I suspect ‘partition elemination’ is what the original poster was looking for.
Range splitting across servers( as mentioned by John A Lauro) does not address this concern.
Bram, you are correct. The RFC does provide what they are looking for.
However is focuses on the benifits of partition localization (Geo and storage speed)
You have to VERY carefully read the examples to see that select queries do the sort of partition elimination other DBMS do.
Might want to add a bullet for that.
It looks like it’s been discussed above, but to reiterate the importance of the it - one feature I would be looking for is the ability query a single partition. For example if I have data partitioned by a date column into daily partitions, and would like to query only the data in a given partition.
Another feature would be the ability to drop a partition. For example, with data in daily partitions I would like to drop one older partition per day, after all of the data in in it has been processed.
We’re in the middle of working on our official documentation for partition (to coincide with our upcoming 2.0 release) , and I’ll pass on this feedback directly to our documents team.
As you can tell, for us, this partitioning feature is more about data placement and sovereignty over querying speed. Such as ensuring that Australian data is located in Australia for faster lookups. In the classic case (non-geo-distributed), It can help with querying speed, but so will a basic index. All of our tables are automatically partitioned and distributed already.
All our tables are already automatically partitioned and as long as you have an index or use the date as part of the primary key, we would already only send the query to the specific partition. The use of a classic WHERE clause would cover this already.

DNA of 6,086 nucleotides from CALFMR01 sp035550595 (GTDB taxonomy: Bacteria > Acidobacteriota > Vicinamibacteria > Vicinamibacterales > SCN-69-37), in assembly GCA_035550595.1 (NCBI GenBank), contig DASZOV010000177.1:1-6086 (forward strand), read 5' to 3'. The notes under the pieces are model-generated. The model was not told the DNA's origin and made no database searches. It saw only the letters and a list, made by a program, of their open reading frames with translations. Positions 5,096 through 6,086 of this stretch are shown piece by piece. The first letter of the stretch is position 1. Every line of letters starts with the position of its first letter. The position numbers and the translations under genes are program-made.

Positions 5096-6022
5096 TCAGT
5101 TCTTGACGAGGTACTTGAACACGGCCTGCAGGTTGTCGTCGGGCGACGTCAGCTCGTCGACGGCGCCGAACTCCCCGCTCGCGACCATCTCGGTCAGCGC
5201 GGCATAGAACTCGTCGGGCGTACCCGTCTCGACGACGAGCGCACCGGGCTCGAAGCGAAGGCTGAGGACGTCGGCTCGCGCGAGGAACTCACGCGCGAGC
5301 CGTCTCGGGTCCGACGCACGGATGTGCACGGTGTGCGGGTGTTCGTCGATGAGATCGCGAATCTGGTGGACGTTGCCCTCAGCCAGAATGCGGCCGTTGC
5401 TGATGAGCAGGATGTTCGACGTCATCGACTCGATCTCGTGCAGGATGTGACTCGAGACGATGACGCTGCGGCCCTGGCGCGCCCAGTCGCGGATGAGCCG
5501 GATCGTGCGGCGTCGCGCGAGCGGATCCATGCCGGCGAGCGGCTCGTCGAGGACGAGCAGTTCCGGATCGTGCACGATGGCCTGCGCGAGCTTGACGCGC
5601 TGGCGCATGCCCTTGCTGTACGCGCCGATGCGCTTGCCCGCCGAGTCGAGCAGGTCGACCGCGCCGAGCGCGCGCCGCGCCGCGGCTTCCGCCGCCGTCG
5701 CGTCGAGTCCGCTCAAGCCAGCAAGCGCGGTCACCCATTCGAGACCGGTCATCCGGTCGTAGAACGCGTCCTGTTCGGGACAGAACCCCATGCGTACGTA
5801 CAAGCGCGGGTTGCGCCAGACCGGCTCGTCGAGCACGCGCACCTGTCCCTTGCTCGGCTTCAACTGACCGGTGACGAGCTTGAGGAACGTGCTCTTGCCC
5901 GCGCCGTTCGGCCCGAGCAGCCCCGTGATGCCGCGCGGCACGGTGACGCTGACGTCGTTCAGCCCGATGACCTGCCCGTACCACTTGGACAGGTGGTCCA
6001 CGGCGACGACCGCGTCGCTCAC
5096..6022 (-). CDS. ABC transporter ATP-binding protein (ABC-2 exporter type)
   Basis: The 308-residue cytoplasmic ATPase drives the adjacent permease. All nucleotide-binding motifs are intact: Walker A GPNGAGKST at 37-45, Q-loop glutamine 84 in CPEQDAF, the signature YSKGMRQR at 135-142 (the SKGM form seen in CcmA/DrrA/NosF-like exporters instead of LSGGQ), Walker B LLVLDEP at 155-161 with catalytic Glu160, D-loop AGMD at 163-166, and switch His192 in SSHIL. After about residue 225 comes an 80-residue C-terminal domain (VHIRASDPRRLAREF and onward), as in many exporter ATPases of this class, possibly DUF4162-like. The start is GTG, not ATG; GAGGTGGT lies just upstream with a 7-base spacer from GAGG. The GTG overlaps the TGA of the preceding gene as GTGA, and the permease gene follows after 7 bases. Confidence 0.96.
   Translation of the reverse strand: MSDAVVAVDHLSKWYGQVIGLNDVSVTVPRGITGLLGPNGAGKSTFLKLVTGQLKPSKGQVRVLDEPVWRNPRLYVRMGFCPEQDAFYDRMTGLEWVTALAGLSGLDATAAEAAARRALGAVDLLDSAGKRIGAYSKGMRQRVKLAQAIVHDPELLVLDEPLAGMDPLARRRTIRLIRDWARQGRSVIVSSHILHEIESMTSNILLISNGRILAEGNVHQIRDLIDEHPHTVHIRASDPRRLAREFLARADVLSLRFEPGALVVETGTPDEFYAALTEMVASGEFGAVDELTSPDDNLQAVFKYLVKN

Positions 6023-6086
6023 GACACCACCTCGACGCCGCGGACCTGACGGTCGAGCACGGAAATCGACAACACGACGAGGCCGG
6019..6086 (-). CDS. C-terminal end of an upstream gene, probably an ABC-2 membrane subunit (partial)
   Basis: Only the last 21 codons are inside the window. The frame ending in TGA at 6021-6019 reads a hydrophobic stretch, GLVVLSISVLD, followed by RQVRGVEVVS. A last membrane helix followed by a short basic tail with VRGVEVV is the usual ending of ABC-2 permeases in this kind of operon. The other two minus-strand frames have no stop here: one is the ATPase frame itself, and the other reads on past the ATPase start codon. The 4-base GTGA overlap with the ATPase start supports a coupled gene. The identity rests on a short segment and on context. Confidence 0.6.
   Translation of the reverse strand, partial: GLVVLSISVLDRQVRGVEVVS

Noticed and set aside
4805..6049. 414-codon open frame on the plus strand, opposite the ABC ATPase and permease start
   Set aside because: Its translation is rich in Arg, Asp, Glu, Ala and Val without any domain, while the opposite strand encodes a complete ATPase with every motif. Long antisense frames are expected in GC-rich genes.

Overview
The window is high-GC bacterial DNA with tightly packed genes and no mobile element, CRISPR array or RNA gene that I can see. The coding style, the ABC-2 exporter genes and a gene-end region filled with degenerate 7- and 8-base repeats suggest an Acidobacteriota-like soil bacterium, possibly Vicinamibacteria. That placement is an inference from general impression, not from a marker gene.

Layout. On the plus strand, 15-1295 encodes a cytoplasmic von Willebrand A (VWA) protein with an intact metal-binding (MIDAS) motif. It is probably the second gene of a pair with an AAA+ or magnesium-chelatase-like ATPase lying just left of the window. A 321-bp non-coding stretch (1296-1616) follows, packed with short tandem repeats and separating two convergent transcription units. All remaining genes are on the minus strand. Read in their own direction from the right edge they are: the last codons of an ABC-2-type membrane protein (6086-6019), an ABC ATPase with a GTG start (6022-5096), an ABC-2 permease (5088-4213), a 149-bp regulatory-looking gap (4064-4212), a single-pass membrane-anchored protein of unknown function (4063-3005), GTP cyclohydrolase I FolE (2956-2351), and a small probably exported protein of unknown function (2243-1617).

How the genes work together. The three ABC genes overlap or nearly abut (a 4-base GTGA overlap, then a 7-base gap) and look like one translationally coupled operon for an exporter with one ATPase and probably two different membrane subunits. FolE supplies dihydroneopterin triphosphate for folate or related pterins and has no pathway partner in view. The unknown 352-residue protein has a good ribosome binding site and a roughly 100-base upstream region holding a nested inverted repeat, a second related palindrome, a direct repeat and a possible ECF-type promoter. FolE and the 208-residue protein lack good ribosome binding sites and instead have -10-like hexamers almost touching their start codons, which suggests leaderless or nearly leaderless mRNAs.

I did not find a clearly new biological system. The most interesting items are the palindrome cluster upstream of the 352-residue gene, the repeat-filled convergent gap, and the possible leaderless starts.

Now, if there was a need to specifically move the data to a slower node (or datacenter) or something like that, then our new partition system would help. And partition by day would work for that case.
As far as dropping a partition, using a DELETE with a WHERE clause should be sufficient.
I started some work on a row based TTL feature a while ago, but it hasn’t been a priority so it’s still in the backlog. But I do think it would be very helpful. If there is enough interest, I’d love to build it.
But perhaps I’m misunderstanding your use case. Would a basic index based on date not be sufficient?
Thanks for the reply.
I believe, it is confusing when you use the same word, ‘Partitioning’
- For range ‘splitting’ (as controlled by the DBMS)
- For data ‘partitioning’ (as controlled by a DBA)
‘This partitioning feature is more about data placement and sovereignty’
- I love this feature!!! You are correct to highlight it!
However, ‘Partitioning’ tables by field also allows query partition eliminate.
- DBA’s who work with legacy DBMS, will find this is more important
- Not talking about it, will leave many thinking it is not provided.
Hopefully the documentation will clear up the confusion.
Yep, an index would be sufficient. When I was writing about drop partition
I was assuming that this operation is a lot faster than a delete (I know it
is in Oracle).